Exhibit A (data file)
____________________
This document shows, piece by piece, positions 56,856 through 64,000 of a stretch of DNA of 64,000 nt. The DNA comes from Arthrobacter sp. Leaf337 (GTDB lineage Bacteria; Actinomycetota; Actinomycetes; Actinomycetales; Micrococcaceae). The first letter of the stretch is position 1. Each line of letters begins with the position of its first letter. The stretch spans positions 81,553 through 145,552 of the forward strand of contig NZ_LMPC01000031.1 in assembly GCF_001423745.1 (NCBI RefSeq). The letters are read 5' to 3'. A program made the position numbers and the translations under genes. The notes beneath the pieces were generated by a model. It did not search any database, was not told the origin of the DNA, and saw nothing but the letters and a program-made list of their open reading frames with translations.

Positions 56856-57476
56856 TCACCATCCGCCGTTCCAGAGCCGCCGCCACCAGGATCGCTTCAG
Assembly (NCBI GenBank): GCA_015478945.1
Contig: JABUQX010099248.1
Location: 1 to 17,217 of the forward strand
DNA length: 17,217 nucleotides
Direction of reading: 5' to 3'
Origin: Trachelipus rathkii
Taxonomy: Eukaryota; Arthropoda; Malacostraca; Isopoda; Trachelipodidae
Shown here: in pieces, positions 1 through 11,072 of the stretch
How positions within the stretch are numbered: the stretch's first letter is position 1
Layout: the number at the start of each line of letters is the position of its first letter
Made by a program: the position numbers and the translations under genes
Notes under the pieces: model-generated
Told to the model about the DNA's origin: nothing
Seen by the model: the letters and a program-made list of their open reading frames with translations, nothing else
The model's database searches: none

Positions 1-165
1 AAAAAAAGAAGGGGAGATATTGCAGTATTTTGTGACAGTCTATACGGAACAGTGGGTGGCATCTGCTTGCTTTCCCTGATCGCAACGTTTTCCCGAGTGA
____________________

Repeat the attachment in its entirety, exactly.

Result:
This document shows, piece by piece, positions 56,856 through 64,000 of a stretch of DNA of 64,000 nt. The DNA comes from Arthrobacter sp. Leaf337 (GTDB lineage Bacteria; Actinomycetota; Actinomycetes; Actinomycetales; Micrococcaceae). The first letter of the stretch is position 1. Each line of letters begins with the position of its first letter. The stretch spans positions 81,553 through 145,552 of the forward strand of contig NZ_LMPC01000031.1 in assembly GCF_001423745.1 (NCBI RefSeq). The letters are read 5' to 3'. A program made the position numbers and the translations under genes. The notes beneath the pieces were generated by a model. It did not search any database, was not told the origin of the DNA, and saw nothing but the letters and a program-made list of their open reading frames with translations.

Positions 56856-57476
56856 TCACCATCCGCCGTTCCAGAGCCGCCGCCACCAGGATCGCTTCAG
Assembly (NCBI GenBank): GCA_015478945.1
Contig: JABUQX010099248.1
Location: 1 to 17,217 of the forward strand
DNA length: 17,217 nucleotides
Direction of reading: 5' to 3'
Origin: Trachelipus rathkii
Taxonomy: Eukaryota; Arthropoda; Malacostraca; Isopoda; Trachelipodidae
Shown here: in pieces, positions 1 through 11,072 of the stretch
How positions within the stretch are numbered: the stretch's first letter is position 1
Layout: the number at the start of each line of letters is the position of its first letter
Made by a program: the position numbers and the translations under genes
Notes under the pieces: model-generated
Told to the model about the DNA's origin: nothing
Seen by the model: the letters and a program-made list of their open reading frames with translations, nothing else
The model's database searches: none

Positions 1-165
1 AAAAAAAGAAGGGGAGATATTGCAGTATTTTGTGACAGTCTATACGGAACAGTGGGTGGCATCTGCTTGCTTTCCCTGATCGCAACGTTTTCCCGAGTGA